In a landmark ruling, a New York judge recently ruled that vaping is not smoking and the two words cannot be used interchangeably. New York currently bans smoking in most public areas, so according to the ruling that doesn’t mean vaping is automatically banned as well.
After a vaper was cited for using his device on a subway platform, he challenged the issue in court. In “People vs. Thomas”, the judge said that New York law defines smoking as “the burning of a lighted cigar, cigarette, pipe, or any other matter or substance which contains tobacco”. However, the court said that this definition excluded vapor devices.
“An electronic cigarette neither burns nor contains tobacco,” the court noted. “Instead, the use of such a device, which is commonly referred to as ‘vaping,’ involves the inhalation of vaporized e-cigarette liquid consisting of water, nicotine, a base of propylene glycol or vegetable glycerin and occasionally, flavoring.”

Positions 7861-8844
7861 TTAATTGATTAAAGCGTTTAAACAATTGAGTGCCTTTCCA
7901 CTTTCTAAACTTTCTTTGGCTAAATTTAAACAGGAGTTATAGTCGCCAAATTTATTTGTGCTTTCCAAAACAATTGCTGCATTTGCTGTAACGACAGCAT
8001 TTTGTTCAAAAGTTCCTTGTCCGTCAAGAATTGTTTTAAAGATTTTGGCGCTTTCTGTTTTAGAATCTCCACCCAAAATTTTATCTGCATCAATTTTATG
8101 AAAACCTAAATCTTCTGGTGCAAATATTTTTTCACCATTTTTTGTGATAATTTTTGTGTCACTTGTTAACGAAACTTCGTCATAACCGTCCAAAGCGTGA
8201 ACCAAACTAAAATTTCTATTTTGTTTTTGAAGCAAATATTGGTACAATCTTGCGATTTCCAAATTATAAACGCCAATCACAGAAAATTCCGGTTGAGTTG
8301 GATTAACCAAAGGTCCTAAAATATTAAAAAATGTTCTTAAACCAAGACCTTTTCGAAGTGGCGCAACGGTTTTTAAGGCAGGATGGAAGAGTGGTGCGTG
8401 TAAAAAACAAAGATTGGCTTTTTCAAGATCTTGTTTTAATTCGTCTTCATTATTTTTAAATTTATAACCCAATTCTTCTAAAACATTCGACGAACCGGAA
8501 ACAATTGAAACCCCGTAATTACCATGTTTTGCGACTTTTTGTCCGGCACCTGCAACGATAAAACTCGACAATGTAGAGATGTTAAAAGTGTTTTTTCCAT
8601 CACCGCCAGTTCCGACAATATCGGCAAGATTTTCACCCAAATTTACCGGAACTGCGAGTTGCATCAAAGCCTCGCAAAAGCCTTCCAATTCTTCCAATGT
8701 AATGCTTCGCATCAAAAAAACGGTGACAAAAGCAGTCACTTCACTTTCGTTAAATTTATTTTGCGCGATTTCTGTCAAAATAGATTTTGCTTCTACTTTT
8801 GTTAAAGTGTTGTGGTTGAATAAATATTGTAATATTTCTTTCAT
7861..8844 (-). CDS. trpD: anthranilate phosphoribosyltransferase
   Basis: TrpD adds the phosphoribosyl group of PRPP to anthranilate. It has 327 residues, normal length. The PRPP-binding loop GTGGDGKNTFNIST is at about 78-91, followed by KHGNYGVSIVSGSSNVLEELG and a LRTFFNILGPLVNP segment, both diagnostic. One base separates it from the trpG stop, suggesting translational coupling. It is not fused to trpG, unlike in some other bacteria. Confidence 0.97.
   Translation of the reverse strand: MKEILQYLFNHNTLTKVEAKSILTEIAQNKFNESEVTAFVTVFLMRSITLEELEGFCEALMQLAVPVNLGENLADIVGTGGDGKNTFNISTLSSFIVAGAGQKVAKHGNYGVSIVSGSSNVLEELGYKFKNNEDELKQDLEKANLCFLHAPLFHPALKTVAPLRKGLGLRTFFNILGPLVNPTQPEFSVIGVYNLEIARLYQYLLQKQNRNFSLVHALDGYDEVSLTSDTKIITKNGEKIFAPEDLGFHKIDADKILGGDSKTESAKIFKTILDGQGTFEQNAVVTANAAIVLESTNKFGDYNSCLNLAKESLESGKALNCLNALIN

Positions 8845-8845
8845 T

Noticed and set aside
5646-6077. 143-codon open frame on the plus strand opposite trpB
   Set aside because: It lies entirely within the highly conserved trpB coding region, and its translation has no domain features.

During the case, the state argued that the ban on vaping should be understood and there was no need for a specific prohibition on vapor devices because “the courts of New York have yet to make a determination as to whether electronic cigarettes are to be viewed any differently under these sections than tobacco cigarettes.”
However, the judge ruled that this argument was invalid. After all, vapor devices just do not match up with the state’s current definition of “smoking” and cannot be treated as tobacco products if they contain no tobacco.
In New York City, leaders have specifically included bans on vaping under the Smoke Free Air Act. However, statewide laws are yet to follow suit. Last summer, the state considered a bill to add restrictions against using vapor devices in public places, but the bill died in the Senate.